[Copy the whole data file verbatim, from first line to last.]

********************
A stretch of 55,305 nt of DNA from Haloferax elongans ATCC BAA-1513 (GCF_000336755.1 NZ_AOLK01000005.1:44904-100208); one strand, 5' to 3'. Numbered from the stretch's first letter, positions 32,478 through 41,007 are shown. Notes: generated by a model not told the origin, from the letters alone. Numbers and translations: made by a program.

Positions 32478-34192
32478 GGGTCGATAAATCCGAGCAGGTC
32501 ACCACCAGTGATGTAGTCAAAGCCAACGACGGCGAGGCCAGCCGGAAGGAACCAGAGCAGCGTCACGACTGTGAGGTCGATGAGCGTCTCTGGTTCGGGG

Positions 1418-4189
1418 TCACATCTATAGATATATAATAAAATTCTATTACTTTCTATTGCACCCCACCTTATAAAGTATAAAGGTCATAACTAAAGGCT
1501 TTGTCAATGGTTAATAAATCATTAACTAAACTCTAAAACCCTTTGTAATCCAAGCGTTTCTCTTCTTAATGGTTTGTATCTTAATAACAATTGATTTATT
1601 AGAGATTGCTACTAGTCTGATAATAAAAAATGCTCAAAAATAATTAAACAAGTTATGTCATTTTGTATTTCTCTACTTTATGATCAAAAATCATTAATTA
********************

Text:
A stretch of 55,305 nt of DNA from Haloferax elongans ATCC BAA-1513 (GCF_000336755.1 NZ_AOLK01000005.1:44904-100208); one strand, 5' to 3'. Numbered from the stretch's first letter, positions 32,478 through 41,007 are shown. Notes: generated by a model not told the origin, from the letters alone. Numbers and translations: made by a program.

Positions 32478-34192
32478 GGGTCGATAAATCCGAGCAGGTC
32501 ACCACCAGTGATGTAGTCAAAGCCAACGACGGCGAGGCCAGCCGGAAGGAACCAGAGCAGCGTCACGACTGTGAGGTCGATGAGCGTCTCTGGTTCGGGG

Positions 1418-4189
1418 TCACATCTATAGATATATAATAAAATTCTATTACTTTCTATTGCACCCCACCTTATAAAGTATAAAGGTCATAACTAAAGGCT
1501 TTGTCAATGGTTAATAAATCATTAACTAAACTCTAAAACCCTTTGTAATCCAAGCGTTTCTCTTCTTAATGGTTTGTATCTTAATAACAATTGATTTATT
1601 AGAGATTGCTACTAGTCTGATAATAAAAAATGCTCAAAAATAATTAAACAAGTTATGTCATTTTGTATTTCTCTACTTTATGATCAAAAATCATTAATTA